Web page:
Once upon a time, choosing a tow vehicle to pull a boat began and ended with one feature—fastening a hitch and tow ball to the rear fender. Today, boaters can benefit from vehicles that are geared specifically for towing boats.
Factory-installed towing packages are loaded with features that enhance towing performance and handling, while improving safety and fuel economy. Computer-monitored and controlled systems keep the engine, transmission and even brakes working in sync to provide a better towing experience. With some trucks, you don’t even know the boat is hooked up without looking in the side view mirrors.
With all that in mind, it makes sense to know what options are best for towing your boat. Use these helpful tips when matching your vehicle with the boat.
Before you buy, the first step should be calculating the cumulative weight of the boat and engine, the trailer and a rough calculation of the gear you will pack for your adventures. The good news is boat manufacturers do the math for you with exception of the gear you will pack. Examples are the White River Marine Group brands. On the brand websites, you will find Specs and Layout pages with a listing for Average Package Weight. You can also have your rig weighed on the scales at a truck stop. Before you go, load up as you would for a day on the lake. Unhook the trailer so the tongue jack rests on the scale. This will also give you the tongue weight.
If you want to tow a package weighing around 5,000 pounds—which is about average package weight for a full-size bass boat, bowrider or pontoon—you will be better off with an SUV or full-size pickup. The latter class of vehicle also offers the most optional towing packages. Compare the towed weight of your rig with the vehicle tow rating. You can find it on the brand website or at the dealership. Above all else, don’t skimp. If your rig weighs 6,000 pounds, select a tow vehicle with a towing rating of 7,500 to 8,000 pounds to be safe.
Horsepower and torque are the most important criterion in determining towing capacity, so don’t be conservative. More power is better if hills and mountains are along the route, or if you need a horsepower boost for the passing lane of the interstate. You have two power choices with gasoline or diesel. Gas engines remain the most popular, although diesel is gaining popularity, especially when towing loads of more than 8,000 pounds. What is great about gasoline options are the engines are technically advanced to tow heavier loads than ever before. The Toyota Tundra can tow up to 10,000 pounds, while the Ford F-150 offers six engine choices that include its EcoBoost V6 that is a top performer when compared to other V6 engines.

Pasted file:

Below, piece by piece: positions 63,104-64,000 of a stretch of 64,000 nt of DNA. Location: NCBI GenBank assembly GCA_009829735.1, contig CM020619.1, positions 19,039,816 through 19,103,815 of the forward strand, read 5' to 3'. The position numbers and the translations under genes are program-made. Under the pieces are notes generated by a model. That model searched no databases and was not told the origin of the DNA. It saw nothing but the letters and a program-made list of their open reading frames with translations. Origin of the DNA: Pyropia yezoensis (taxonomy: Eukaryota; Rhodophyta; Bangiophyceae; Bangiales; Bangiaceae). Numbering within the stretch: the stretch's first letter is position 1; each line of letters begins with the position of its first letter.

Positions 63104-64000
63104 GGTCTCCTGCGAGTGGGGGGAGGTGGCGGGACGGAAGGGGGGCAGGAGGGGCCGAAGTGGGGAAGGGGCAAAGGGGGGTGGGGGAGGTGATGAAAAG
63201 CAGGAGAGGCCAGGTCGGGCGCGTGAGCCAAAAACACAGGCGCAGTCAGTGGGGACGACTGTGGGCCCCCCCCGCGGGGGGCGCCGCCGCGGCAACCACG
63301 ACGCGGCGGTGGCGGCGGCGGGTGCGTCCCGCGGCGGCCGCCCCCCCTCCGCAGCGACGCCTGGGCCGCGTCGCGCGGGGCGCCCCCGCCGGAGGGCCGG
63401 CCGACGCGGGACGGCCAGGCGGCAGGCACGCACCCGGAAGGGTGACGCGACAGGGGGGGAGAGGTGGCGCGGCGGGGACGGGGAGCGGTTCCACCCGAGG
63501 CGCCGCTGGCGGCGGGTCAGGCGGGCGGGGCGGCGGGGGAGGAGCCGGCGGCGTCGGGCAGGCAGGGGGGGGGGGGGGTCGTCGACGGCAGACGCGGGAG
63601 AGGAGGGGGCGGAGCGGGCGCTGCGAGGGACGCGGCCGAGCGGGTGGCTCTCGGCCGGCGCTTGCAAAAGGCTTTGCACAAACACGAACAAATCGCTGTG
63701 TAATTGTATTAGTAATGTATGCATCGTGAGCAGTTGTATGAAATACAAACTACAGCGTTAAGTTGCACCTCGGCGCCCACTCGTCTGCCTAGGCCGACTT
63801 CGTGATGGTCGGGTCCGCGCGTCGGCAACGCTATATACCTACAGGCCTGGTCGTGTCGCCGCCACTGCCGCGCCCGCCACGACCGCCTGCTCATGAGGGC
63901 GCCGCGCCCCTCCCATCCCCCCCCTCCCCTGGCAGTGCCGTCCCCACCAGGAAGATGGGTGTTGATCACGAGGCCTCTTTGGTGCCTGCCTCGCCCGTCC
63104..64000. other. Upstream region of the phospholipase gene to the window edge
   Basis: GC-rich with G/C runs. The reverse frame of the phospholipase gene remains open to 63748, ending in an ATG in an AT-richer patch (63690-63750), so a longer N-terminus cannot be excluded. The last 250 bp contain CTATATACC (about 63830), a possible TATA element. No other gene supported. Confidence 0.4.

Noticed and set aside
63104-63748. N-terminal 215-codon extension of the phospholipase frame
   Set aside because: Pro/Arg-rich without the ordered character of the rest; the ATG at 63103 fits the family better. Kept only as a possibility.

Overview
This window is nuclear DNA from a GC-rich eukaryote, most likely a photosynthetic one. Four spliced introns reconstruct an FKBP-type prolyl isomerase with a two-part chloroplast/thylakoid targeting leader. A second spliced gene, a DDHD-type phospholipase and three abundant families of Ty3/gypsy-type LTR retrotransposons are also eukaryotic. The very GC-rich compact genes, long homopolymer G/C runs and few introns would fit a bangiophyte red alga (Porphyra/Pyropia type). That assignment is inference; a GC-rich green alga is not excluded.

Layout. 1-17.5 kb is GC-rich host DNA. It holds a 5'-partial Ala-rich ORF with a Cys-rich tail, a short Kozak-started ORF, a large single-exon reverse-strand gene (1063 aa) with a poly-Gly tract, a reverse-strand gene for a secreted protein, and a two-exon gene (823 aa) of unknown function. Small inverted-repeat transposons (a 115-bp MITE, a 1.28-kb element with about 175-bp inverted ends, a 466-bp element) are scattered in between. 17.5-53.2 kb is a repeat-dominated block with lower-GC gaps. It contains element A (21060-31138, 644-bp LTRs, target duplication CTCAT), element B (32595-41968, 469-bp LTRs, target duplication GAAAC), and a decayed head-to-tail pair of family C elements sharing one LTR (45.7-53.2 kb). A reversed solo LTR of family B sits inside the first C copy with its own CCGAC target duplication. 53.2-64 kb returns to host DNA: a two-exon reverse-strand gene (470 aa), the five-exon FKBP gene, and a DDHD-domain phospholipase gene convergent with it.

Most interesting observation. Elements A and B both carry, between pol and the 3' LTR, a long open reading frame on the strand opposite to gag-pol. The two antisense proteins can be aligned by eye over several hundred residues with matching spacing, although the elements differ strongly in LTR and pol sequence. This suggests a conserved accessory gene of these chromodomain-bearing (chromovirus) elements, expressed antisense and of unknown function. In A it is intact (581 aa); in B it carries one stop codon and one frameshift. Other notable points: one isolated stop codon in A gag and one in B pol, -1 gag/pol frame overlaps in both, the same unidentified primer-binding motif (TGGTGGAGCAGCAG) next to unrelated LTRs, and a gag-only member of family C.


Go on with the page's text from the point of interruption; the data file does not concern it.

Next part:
Today’s advanced transmissions work in tandem with the techy engines to maximize the capabilities of the vehicle. The number of available gears has steadily increased from six to 10 to help keep the engine revving in its power band. Choose the vehicle with the greatest number of gears. For example, the Ford F-150 is available with 10-speed transmissions in its 2.7L EcoBoost and other engines.
Some transmissions also help control downhill speed when towing. Wheel brakes can quickly overheat and become ineffective. In these situations, manually downshifting to lower transmission gears takes some of the burden off the brakes. However, some newer transmissions automatically downshift at the touch of the brake pedal. Some require that you switch on the “tow/haul” mode to activate this feature. Tow packages almost always include heavy-duty cooling systems, not only for the engine coolant but for the engine oil and transmission fluid as well. The rigors of towing—especially uphill—can generate substantial engine and transmission heat, and heavy-duty cooling systems help maintain proper operating temperatures and prevent damage. Some tow packages also include special gauges to monitor drivetrain fluids.
Here is the fun part. You have myriad choices when choosing an optional towing package. Trailer Sway Control, Hill Start Assist, Trailer Brake Controller, 360-Degree Camera System, Dynamic Hitch Assist and Pro Trailer Backup Assist. Those are the high-tech features available with the Ford F-150. The Toyota Tundra’s heavy-duty TripleTech frame features an integrated tow hitch receiver and trailer hitch. As you shop, you will discover the choices that line up best with your needs. If you want to keep it basic, no problem. High tech? It’s there, too.
Which is best? You obviously should not need traction for pulling your boat in the snow. Where you might need traction is at the launch ramp. If you use ramps at lakes that are subject to seasonal drawdowns or extreme tides, then four-wheel drive might be helpful. If you plan on using unpaved ramps, then four-wheel drive is a must on muddy or sandy inclines. Otherwise, two-wheel drive can save you money on the purchase price.
You will likely encounter these terms when comparing specs about towing weight. Here is a glossary to help guide you through the choices.
Gross Combined Vehicle Weight (GCVW) is the total combined weight of a fully loaded vehicle, including passengers, payload and everything in tow.
Gross Vehicle Weight (GVW) is the total weight of a fully loaded vehicle, including passengers and payload—but excluding all towing.
Gross Trailer Weight (GTW) is the total weight of the trailer plus all the cargo in it.
The weight of a vehicle without any passengers or cargo, but including all necessary fuel, fluids and standard equipment.
The ratio between the revolutions per minute of the driveshaft and the rear axle. In general, a higher number offers more towing power; a lower number offers better engine efficiency.
Trailer Tongue Weight
The downward force exerted on the hitch ball by the trailer coupler. In most cases, it should fall between 10 to 25 percent of GTW. Tip: Trailer tongue weight must be accounted for in total payload.